Siege of Matsukura Castle

松倉城の戦い

Uesugi Clan

Etchū Province

Shiina Clan

Dates:  Eiroku 12 (1569) to Genki 4 (1573)

Location:  Matsukura Castle in the Niikawa District of Etchū Province

Outcome:  In 1569, Uesugi Kenshin from Echigo attacked Shiina Yasutane in Etchū but failed; in 1573, Yasutane finally surrendered the castle after being cornered by the Uesugi.

Commanders:  Uesugi Kenshin

Forces:  28,000

Casualties:  Unknown

Commanders:  Shiina Yasutane

Forces:  Unknown

Casualties:  Unknown

The Siege of Matsukura Castle occurred from Eiroku 12 (1569) to Genki 4 (1573) and was waged between Uesugi Kenshin of Echigo Province and Shiina Yasutane of Etchū Province.  Matsukura Castle was a mountain fortress located in the Niikawa District of Etchū Province.

Matsukura Castle was known, along with Masuyama Castle and Moriyama Castle, as one of the three great mountain fortresses of Etchū.  At the time of the battle, Shiina Yasutane served as lord of Matsukura Castle in his role as the deputy military governor of Etchū.  Originally, Yasutane was opposed to Jinbō Nagamoto, the former deputy military governor of Etchū and in an inferior position.  In the ninth month of 1562, he suffered an overwhelming defeat at the Battle of Jinzū River and was attacked below Matsukura Castle.  After requesting reinforcements from Uesugi Kenshin of Echigo, his forces succeeded in driving Nagamoto to the west of the Jinzū River.  Nevertheless, Nagamoto continued to hold power while Yasutane was dissatisfied with the measures taken by Kenshin.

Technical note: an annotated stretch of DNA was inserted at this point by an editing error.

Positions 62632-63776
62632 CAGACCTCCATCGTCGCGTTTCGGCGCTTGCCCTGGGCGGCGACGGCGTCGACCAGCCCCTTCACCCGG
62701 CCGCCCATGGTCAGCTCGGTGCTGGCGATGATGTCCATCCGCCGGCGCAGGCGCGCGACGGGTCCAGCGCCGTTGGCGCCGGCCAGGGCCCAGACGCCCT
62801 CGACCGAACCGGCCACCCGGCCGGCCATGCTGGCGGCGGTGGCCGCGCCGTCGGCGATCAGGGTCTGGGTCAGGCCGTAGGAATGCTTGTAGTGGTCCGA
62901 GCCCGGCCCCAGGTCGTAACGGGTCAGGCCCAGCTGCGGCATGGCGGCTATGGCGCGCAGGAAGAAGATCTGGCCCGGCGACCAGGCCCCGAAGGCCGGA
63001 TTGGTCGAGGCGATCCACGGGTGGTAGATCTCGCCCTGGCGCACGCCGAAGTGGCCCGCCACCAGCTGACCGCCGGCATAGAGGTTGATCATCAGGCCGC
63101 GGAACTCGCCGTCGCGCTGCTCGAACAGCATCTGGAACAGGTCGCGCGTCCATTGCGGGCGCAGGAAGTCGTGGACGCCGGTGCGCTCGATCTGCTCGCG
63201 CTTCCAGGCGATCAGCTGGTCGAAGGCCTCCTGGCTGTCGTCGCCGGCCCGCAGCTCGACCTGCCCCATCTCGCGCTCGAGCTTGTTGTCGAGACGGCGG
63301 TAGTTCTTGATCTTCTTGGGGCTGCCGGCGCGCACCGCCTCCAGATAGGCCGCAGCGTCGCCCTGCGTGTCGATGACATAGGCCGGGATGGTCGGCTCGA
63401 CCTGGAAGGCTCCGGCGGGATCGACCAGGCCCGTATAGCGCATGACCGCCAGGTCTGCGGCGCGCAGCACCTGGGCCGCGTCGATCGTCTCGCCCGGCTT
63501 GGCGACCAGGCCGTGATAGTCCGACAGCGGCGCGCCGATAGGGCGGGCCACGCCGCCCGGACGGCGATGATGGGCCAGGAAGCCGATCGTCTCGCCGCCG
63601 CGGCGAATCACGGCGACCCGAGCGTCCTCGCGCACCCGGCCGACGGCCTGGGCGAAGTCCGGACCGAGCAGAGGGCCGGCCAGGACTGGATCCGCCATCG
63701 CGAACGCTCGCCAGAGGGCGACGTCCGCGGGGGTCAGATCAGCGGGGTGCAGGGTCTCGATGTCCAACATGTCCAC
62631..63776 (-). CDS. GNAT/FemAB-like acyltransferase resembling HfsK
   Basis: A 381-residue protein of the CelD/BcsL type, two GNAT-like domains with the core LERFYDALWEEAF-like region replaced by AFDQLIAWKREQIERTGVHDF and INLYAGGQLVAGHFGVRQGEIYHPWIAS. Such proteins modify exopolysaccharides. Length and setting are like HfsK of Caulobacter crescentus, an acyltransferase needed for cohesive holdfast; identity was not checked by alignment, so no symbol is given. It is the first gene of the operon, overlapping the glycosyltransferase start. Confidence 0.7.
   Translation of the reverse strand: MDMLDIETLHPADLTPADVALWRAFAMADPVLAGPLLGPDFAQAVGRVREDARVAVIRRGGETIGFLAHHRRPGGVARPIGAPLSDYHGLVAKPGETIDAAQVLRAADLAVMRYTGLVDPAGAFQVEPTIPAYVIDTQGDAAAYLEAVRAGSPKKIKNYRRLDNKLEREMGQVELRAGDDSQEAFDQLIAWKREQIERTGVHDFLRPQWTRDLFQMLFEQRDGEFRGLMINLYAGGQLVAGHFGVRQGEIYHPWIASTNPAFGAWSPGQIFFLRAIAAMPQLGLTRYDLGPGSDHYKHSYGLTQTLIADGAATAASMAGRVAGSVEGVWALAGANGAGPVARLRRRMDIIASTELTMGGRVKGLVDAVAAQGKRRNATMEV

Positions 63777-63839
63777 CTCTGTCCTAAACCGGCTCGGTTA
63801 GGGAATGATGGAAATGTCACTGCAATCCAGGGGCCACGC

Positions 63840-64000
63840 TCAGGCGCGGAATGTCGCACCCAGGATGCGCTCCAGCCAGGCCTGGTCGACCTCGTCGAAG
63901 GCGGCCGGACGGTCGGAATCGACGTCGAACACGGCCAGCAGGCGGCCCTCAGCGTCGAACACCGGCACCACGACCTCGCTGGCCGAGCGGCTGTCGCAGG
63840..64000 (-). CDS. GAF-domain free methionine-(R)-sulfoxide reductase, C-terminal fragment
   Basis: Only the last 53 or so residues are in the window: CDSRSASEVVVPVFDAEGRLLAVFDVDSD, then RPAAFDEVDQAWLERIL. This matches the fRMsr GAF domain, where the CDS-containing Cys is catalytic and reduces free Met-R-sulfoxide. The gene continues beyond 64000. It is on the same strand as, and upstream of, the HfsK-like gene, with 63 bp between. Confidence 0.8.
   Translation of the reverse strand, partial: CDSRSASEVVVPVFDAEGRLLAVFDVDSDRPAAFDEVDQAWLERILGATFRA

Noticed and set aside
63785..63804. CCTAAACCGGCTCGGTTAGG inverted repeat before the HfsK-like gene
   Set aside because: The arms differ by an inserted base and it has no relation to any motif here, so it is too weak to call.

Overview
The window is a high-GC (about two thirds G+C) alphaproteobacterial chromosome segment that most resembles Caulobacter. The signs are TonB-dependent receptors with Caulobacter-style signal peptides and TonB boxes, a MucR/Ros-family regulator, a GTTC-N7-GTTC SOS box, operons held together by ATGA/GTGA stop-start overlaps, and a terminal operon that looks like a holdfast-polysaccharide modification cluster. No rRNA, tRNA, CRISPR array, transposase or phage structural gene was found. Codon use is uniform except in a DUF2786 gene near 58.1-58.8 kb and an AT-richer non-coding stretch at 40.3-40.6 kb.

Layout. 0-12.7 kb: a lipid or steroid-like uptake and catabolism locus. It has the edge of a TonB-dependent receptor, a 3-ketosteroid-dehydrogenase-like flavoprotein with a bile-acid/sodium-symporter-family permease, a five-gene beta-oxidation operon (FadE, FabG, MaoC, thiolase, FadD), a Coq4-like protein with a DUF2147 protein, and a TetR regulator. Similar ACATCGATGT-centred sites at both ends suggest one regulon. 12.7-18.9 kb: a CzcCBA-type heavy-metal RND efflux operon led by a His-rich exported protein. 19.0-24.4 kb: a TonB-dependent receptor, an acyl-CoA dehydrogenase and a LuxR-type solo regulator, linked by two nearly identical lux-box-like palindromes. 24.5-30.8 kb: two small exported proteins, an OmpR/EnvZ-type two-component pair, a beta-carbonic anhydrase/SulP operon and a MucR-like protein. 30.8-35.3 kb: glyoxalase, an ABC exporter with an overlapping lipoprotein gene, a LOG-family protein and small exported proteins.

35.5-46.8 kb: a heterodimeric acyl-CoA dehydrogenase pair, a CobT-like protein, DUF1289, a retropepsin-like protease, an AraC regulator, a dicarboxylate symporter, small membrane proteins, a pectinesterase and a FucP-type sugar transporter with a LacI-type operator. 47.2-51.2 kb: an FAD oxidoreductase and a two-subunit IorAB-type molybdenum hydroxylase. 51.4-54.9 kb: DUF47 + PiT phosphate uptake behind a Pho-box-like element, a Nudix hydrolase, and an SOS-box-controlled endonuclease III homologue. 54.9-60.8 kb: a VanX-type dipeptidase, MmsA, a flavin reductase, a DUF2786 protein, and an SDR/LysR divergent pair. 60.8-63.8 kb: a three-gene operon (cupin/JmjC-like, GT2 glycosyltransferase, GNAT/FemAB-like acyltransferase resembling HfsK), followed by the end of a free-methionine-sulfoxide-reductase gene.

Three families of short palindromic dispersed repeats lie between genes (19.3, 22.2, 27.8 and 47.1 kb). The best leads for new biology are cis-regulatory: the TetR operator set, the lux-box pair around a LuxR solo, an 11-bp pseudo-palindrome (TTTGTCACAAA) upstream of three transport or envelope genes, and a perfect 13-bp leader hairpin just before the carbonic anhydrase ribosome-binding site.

In 1568, Yasutane joined with Takeda Shingen of Kai Province and turned on Kenshin by launching a rebellion.  As a result, in 1569, Kenshin attacked Matsukura Castle.  Owing to its location, however, the mountain fortress proved difficult to attack.  After an assault that continued for one hundred days, Kenshin finally returned home to Echigo.

Thereafter, Yasutane settled for a period with the Uesugi clan, but, in the fifth month of 1572, he supported a western campaign by Takeda Shingen by raising arms again to act in concert with the Kaga Ikkō-ikki during their invasion of Etchū.  After a strenuous battle, the Uesugi finally crushed the Ikkō-ikki and cornered Yasutane in Matsukura Castle.  In the first month of 1573, Yasutane finally surrendered and vacated the castle.  This brought to an end a long period of governance by the Shiina in Etchū.  Afterwards, Kenshin assigned a retainer, Kawada Nagachika, to serve as the head commander of the castle.